When it comes to getting media coverage, candy shops have a major advantage. Candy! And who wouldn’t want to see more candy and chocolate on the news?!
If you aren’t getting any bites from your local media, chances are you haven’t submitted a press release lately. If you have taken the time to carefully craft a press release and send it to your local media, with little or no avail, you are not alone. Keep reading for five common mistakes businesses make when writing press releases, plus tips on how to get the media knocking on your door hungry for more!
1.) You didn’t proofread!
Nothing loses credibility faster than spelling errors and poor grammar. Make sure to read and re-read your press release carefully and, then, ask a friend or two to proofread it for spelling and grammatical errors. Invite them to share constructive feedback on how to make your press release more newsworthy.
2.) Too much hype!
If your press release sounds too much like an infomercial, there’s a good chance it will get rejected. The intent of a press release is to help the media deliver news. If you want to pay for advertising, however, the sales department will gladly accept your money and your hype.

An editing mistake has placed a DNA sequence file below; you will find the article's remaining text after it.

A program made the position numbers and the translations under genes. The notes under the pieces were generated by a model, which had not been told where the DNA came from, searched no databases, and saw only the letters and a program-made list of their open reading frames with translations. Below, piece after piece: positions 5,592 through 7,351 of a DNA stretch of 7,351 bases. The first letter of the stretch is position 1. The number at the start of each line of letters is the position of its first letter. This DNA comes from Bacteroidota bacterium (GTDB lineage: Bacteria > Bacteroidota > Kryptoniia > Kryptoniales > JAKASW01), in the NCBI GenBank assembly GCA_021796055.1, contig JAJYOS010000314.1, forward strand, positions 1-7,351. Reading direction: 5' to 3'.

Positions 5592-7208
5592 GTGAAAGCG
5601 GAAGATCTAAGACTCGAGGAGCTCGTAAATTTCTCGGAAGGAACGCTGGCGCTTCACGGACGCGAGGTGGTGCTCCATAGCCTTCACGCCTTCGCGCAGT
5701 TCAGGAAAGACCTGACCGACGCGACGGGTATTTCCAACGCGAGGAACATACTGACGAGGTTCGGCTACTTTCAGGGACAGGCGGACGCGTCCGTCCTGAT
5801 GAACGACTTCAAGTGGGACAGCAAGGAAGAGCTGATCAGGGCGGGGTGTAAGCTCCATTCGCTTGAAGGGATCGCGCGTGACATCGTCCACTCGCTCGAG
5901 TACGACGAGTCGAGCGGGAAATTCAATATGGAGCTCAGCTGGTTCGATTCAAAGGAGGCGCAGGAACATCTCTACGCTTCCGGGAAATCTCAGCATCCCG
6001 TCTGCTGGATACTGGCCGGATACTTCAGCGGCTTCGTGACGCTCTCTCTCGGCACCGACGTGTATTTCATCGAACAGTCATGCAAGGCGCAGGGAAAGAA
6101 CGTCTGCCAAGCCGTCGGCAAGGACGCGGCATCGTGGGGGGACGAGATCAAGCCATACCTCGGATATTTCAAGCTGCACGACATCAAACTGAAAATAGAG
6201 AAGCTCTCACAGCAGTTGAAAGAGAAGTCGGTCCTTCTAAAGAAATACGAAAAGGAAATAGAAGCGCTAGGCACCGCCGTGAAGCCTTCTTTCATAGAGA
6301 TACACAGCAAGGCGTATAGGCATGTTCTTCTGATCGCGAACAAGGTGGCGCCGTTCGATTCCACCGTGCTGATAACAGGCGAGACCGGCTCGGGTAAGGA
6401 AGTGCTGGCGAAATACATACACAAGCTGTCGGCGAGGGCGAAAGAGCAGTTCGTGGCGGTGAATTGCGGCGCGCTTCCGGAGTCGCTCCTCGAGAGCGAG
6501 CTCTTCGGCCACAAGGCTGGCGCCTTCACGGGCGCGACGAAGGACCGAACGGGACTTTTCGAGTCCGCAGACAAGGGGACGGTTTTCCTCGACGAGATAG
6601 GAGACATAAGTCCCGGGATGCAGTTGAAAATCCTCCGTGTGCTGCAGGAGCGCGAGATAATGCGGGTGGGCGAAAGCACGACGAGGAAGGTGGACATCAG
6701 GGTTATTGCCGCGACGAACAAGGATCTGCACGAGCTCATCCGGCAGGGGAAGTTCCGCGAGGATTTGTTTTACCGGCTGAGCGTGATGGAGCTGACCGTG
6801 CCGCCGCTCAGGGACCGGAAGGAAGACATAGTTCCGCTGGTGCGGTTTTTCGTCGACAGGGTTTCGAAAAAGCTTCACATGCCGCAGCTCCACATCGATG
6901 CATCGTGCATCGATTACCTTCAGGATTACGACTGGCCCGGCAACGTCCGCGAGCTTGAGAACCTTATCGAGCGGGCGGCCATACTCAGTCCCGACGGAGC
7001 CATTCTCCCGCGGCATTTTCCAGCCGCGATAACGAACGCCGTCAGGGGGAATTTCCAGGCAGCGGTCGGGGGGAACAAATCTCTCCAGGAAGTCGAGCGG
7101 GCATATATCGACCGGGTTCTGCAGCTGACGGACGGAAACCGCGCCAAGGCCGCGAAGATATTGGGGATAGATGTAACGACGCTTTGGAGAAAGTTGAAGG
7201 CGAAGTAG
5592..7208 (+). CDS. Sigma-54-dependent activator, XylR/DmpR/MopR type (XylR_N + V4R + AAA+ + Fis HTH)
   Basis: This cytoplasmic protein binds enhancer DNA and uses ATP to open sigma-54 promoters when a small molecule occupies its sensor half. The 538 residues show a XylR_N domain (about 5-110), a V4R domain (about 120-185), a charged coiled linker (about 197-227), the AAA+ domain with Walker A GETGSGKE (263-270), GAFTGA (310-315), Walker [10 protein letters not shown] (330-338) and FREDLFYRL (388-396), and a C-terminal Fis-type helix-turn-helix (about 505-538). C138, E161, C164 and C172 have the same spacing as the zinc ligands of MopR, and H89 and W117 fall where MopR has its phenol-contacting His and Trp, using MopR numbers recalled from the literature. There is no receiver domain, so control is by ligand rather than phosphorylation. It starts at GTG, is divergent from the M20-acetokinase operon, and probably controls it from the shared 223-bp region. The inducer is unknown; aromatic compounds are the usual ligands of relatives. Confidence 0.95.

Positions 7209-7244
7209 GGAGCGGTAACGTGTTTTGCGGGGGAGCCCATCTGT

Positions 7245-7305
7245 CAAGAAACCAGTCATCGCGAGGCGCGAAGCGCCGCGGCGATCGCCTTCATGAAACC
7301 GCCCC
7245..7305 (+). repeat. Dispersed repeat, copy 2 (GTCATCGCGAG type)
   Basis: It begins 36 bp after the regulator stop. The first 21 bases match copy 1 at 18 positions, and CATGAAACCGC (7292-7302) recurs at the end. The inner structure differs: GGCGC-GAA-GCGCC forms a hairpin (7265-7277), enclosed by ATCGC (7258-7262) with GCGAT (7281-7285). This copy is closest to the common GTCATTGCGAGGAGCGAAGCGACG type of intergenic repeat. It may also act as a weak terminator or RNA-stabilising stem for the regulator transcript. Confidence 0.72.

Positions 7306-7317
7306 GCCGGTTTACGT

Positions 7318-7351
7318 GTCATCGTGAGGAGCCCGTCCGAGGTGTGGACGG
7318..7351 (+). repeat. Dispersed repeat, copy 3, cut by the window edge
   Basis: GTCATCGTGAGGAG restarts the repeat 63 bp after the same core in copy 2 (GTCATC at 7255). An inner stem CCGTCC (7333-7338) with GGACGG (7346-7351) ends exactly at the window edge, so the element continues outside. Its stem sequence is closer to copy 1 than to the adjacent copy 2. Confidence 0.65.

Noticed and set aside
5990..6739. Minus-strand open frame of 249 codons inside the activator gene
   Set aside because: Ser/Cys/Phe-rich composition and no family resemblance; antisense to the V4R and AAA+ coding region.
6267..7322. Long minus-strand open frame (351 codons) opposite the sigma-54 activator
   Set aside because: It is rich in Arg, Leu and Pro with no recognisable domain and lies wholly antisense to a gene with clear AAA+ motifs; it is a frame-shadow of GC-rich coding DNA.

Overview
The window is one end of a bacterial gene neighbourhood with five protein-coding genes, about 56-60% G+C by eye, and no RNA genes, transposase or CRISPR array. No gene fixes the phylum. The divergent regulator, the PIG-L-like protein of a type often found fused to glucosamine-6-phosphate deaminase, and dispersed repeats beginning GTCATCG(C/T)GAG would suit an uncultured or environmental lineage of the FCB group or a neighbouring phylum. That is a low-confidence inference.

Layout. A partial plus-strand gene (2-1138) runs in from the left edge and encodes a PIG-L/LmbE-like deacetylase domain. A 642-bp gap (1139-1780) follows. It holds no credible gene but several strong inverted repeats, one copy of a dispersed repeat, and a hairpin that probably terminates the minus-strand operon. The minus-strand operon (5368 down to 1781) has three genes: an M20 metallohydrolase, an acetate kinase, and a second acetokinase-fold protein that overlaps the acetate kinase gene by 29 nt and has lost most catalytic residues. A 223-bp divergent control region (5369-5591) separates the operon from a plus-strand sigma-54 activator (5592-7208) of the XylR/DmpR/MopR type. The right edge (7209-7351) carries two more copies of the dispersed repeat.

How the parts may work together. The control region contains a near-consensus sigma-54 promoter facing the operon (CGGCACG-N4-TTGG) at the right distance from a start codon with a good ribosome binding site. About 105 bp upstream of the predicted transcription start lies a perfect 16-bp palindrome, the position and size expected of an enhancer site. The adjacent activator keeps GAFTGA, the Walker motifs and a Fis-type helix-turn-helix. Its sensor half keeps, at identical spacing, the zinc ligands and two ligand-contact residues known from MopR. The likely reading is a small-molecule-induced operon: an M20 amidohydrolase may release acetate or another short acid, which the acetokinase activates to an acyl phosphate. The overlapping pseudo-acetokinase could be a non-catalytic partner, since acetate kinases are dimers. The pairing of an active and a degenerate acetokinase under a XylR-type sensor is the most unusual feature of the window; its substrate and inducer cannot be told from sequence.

A press release should deliver the facts and explain why your news is relevant in an objective manner. As an overall rule, avoid subjective claims, like “the best,” and other cringe-worthy marketing jargon.
3.) Me, myself and I included
A press release written in first or second person (e.g., I, we, you) is a big no-no! Not only does this make the content seem subjective, it creates a lot more work for journalists to make corrections, making it less likely to get published. Always write press releases in third person (e.g., he, she, it, they). Within a quote is the only place it is acceptable to use first or second person.
4.) What now?
If it is unclear what the reader should do after reading your press release, your press release has unfortunately missed the mark. A successful press release will have one clear call to action. When writing your next press release, be mindful of what you want to accomplish and make that objective clear.
5.) Not too long, not too short.
If your press release is too long, chances are you’ve lost your focus and you’ll lose your reader too. However, if your press release is too short, you could be cutting out vital details.
As a good rule of thumb, try to limit press releases to one page. But before going overboard with the backspace, make sure you’ve addressed the 5 Ws and 1 H (who, what, when, where, why and how).
A well-written press release can offer more return than any paid advertisement. Avoiding these common mistakes will help you write a press release your local media won’t want to pass up.
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